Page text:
Tony and Jimmy have been seeing one another for some time. Tony had always believed it had just been for fun until something happens to make him reevaluate his feelings.
An established relationship story.
Written: February 2012. Word count: 1,500.
It had begun when Gibbs quit and went to Mexico.
Tony had tried hard, with hindsight too hard, to replace him as team leader. But in reality no one could replace Gibbs. He'd always thought he had a good idea of what Gibbs did, of how he led the team, of what it involved. However, when it was him doing the job, he realized he didn't know even half of it.
He had found himself escaping the squad room and going down to Autopsy more and more, and the more he did it, the more he realized why Gibbs had done it. Why he'd gone to see Ducky even when there hadn't been a body or even when he'd have known Ducky wouldn't have anything for him.
More often than not Ducky had left Jimmy to explain things to Tony and Tony had found it easy to talk to Jimmy. So easy that often in the evenings after he knew Ducky had left for the evening (Ducky didn't seem to stay around as late as he used to do before Gibbs had quit) Tony would go down to Autopsy and just talk to Jimmy.
He hadn't really realized how often the talking had led to Jimmy offering suggestions, tentatively at first and then later on with more conviction, on the cases, giving Tony a different way of looking at it. Again he soon realized that was something Gibbs had done with Ducky. Sometimes it needed a different perspective; a viewpoint from someone who wasn't a field agent. And sometimes it was just a case of someone, a friend, listening and nodding in the right places.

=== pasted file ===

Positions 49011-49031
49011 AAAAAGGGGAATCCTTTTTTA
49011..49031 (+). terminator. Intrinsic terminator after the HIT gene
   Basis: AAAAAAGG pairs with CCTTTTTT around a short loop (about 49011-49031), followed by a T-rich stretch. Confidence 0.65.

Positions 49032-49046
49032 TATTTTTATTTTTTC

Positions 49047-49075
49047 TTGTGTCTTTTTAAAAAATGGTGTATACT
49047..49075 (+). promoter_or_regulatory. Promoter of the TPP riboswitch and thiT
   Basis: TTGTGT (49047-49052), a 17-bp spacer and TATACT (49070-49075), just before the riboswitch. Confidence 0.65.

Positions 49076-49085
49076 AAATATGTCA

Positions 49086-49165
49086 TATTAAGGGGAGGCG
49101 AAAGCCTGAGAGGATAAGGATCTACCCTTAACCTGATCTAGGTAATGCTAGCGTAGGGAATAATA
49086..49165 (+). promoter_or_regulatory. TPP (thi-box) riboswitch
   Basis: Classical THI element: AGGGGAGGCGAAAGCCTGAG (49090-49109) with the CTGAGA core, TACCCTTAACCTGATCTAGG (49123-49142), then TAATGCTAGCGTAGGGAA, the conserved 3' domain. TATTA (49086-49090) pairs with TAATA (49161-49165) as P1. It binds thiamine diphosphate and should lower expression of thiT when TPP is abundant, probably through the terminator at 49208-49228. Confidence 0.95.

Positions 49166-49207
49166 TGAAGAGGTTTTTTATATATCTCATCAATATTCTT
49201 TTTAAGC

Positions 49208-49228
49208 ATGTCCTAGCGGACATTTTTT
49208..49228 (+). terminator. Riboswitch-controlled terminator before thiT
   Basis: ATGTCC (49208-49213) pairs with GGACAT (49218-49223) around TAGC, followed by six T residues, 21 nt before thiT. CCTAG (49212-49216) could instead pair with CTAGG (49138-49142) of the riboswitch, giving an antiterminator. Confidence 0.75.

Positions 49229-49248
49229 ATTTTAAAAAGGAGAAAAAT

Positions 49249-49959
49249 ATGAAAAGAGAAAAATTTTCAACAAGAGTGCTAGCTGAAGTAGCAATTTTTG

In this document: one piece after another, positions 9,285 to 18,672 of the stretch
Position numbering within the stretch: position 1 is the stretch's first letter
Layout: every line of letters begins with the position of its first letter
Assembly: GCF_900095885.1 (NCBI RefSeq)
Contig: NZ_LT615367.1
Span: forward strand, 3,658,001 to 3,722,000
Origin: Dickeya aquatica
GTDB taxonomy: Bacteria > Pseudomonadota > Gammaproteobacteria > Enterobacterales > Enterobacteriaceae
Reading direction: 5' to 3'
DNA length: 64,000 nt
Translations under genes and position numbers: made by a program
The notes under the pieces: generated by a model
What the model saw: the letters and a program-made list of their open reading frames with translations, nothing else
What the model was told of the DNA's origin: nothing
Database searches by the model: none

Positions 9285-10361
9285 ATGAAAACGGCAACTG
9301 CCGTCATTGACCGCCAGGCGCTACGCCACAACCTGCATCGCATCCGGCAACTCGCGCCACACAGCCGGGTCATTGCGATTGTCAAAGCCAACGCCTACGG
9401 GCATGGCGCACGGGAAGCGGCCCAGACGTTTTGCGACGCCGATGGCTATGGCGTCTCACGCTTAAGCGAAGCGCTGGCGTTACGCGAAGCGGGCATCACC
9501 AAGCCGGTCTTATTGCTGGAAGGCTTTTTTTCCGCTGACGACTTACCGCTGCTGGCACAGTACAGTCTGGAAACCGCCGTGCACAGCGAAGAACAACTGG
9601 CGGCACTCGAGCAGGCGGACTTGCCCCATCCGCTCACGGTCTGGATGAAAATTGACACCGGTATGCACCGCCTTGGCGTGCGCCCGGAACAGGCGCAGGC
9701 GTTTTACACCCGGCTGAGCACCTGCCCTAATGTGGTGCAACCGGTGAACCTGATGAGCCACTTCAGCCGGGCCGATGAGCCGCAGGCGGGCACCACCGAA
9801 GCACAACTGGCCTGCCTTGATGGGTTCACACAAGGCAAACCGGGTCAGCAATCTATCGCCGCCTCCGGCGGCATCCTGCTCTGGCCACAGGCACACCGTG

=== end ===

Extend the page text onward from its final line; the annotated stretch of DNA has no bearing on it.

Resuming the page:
One thing led to another and after a particularly frustrating day that had led to Tony writing out his resignation (albeit not actually give it to Jenny), he had suggested to Jimmy that they go out and get a drink or two. Jimmy had readily and happily agreed. A drink or two had led to three or four. Which in turn had led to Tony inviting Jimmy back to his apartment for a take-out and to watch a movie.
A friendly tussle over the remote control had led to the movie being forgotten and hands and mouths finding one another's bodies and mouths.
It had begun in such an easy, such a fun way. And that was how it continued. And that was how Tony saw the relationship. It was easy, it was fun, Jimmy was good company, had a surprising sense of humor, was happy to watch movies or go to a game with Tony, didn't seem particularly bothered if Tony broke a 'date' - because after all, it wasn't really a date, was it?